- Fog and mist filters are essential filters, in my opinion, for overcast days when everyday landscape photography can be challenging. I like to find myself an old boat or jetty and use the mist or fog filter to create a colour or black and white mist or foggy scene. In addition, I have also used the LEE mist and fog filters to create a dreamy, hazy effect that “blooms” the lighting indoors and outside. The LEE mist filter can also help with blurring out foreground distractions too.
- Low contrast filters help to evenly spread the light over the entire scene. Some photographers and cinemaphotographers use the low contrast filter to reduce the appearance of subject contrast and soften highlights.
- Star filters are excellent for landscape, seascape, city and portrait photography. They create multiple points of light or stars streaking outward from a central light source. This can make lighting within the scene take on a more glittering, glamorous appearance. However, they should be used with caution in competitive photography to avoid the viewer’s eye being distracted from the main focal feature.
- Selective star filters, when carefully positioned, introduce a star pattern into the highlight areas of the photograph and are excellent filters for golden hour and night-time photography.
LEE also sells various colour and warming effect filters that enhance and warm the scenes of blue skies, sunsets, sunrises, autumn glows, and dusty moody mountains. However, I prefer to use the in-camera white balance and hue settings, of which any additional touch-ups can be made in post-process.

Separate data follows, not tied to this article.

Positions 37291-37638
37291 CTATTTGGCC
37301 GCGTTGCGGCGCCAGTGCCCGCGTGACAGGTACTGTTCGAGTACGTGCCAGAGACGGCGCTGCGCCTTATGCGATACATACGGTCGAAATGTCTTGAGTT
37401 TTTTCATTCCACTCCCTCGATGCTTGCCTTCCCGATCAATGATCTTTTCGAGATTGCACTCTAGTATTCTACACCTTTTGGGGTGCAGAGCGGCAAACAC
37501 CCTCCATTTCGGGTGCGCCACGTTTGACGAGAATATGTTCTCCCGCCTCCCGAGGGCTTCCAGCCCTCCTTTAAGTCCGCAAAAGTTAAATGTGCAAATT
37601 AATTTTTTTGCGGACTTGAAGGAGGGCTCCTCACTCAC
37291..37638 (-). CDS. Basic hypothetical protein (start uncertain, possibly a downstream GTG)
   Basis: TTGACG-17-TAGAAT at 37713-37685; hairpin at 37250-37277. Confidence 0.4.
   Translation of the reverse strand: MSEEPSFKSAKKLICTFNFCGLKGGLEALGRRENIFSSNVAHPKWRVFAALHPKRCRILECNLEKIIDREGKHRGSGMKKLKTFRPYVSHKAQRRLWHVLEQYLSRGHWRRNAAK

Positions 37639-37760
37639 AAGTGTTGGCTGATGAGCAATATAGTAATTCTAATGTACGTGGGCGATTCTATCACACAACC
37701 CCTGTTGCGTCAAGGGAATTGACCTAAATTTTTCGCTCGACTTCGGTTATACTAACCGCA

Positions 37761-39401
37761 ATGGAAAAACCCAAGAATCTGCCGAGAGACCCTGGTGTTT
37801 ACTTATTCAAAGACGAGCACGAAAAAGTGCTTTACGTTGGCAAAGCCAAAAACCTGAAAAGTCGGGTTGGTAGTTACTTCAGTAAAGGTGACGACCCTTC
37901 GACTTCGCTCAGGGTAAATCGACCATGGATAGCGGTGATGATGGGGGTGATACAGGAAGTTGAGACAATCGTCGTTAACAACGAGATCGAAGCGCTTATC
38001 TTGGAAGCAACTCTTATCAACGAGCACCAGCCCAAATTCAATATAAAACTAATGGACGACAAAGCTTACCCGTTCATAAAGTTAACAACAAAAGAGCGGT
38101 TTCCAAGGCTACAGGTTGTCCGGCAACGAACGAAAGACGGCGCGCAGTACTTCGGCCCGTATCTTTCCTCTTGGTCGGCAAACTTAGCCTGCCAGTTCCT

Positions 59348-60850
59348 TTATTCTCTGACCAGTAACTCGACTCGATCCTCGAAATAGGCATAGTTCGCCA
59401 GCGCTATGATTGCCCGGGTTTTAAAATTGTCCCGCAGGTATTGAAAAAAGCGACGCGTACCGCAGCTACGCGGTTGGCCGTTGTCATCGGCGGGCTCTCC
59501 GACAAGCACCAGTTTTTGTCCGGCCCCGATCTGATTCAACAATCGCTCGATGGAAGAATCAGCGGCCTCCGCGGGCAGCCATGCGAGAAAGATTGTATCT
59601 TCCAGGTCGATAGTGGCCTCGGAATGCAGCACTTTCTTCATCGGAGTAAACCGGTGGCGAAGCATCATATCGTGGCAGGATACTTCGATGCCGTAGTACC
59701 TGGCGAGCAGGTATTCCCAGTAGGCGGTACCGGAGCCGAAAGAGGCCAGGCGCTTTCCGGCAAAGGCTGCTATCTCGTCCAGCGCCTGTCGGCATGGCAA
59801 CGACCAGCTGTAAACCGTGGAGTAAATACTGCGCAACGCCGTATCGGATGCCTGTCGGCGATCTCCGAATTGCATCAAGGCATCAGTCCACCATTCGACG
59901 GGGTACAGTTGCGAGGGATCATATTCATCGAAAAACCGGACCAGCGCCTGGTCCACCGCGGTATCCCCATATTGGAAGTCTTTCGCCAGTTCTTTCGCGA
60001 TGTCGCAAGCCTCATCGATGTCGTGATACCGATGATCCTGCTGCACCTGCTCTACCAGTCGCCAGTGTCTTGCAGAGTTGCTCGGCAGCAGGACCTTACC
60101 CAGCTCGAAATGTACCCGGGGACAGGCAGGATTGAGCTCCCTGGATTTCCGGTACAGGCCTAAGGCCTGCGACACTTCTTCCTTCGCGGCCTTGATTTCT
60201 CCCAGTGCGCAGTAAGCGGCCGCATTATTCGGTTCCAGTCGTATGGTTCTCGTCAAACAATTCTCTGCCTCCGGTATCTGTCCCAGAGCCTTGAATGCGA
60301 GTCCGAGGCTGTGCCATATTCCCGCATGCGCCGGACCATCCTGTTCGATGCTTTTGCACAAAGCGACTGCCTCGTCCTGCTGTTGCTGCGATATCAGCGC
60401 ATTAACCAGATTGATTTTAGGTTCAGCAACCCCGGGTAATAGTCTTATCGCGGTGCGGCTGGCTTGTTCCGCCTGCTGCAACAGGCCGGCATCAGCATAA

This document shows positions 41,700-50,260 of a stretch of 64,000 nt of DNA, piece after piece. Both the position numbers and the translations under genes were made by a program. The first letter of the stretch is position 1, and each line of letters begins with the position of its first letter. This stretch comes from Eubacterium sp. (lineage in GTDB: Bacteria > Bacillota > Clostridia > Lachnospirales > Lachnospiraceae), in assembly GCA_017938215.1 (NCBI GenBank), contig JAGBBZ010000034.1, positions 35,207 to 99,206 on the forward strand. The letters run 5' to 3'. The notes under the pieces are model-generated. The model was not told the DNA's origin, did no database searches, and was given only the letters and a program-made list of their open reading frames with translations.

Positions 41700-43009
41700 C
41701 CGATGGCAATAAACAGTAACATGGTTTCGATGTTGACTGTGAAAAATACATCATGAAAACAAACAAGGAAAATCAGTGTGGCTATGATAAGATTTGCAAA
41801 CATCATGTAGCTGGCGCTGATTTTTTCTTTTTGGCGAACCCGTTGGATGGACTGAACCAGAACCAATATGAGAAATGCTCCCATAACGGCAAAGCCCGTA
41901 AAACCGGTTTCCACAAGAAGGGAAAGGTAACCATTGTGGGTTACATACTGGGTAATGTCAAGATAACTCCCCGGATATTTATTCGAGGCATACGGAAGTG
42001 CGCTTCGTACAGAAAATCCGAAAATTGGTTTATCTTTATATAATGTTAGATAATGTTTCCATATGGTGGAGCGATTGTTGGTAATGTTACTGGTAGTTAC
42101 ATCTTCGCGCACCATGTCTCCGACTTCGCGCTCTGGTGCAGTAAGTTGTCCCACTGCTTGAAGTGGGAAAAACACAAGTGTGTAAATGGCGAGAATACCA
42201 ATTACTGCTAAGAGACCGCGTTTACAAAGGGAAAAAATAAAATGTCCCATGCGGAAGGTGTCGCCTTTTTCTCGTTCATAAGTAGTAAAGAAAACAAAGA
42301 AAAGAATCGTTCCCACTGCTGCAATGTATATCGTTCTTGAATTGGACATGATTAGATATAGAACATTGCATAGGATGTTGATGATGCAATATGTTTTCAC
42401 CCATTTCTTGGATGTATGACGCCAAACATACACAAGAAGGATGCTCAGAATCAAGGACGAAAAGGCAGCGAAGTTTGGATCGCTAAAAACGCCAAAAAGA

When not to use
Soft focus and effects filters are designed for specialist effect and competitive photography.
In my opinion, I would use the soft-focus filter wisely when photographing female subjects because it can lead to a plastic skin appearance which is not very attractive in female portraiture.
Fog and mist filters are great tools for low light conditions; however, I’ve found them to be more of a hindrance in bright conditions.
A solar filter is a specially produced filter, or pieces of film material, that are highly effective. They only allow a small amount of light through, ensuring safe viewing at high magnification.
When to use
You must use a bona fide solar filter when viewing or photographing the partial phases of a solar eclipse or the maximum phase of an annular eclipse. Even if the moon covers 99% of the sun, the remaining 1% crescent is dangerous to view with the naked eye and can cause severe eye damage or blindness.
The ONLY time the filter is not needed is when the sun is completely obscured by the moon during the totality portion of a total solar eclipse. Several online tutorials mention using a neutral density filter or stacking neutral density (ND) filters. However, this advice is wrong.
A neutral density filter allows a photographer to control an image’s exposure easily. The filter stops “a certain amount of light” from reaching the camera sensor, allowing us to leave the camera with a higher aperture for longer.
The primary concern with using ND filters instead of solar filters is not the difference in the amount of visible light reaching the camera. It is in the amount of invisible UV light and IR light reaching the camera when standard ND filters are used.
Infrared is particularly dangerous as your retinas have no pain receptors or other nerves that detect heat. You can literally ‘cook’ your retinas by looking at the sun through a high-power lens and not feel the first twinge of pain!
So the absolute first rule is: Never look directly at the sun through the viewfinder unless a proper SOLAR filter is in front of the lens.
In addition, if the sensor on your camera is exposed to too much solar light and the sun’s rays hit the ND or stacked NDs at a certain angle, it could result in your camera sensor being fried.
Telescopes, binoculars, and cameras need solar filters for two reasons: to protect them from intense sunlight and to ensure that you don’t accidentally look at the sun through an unfiltered instrument. In every case, the solar filter must be attached to the front of your telescope, binoculars, or camera lens.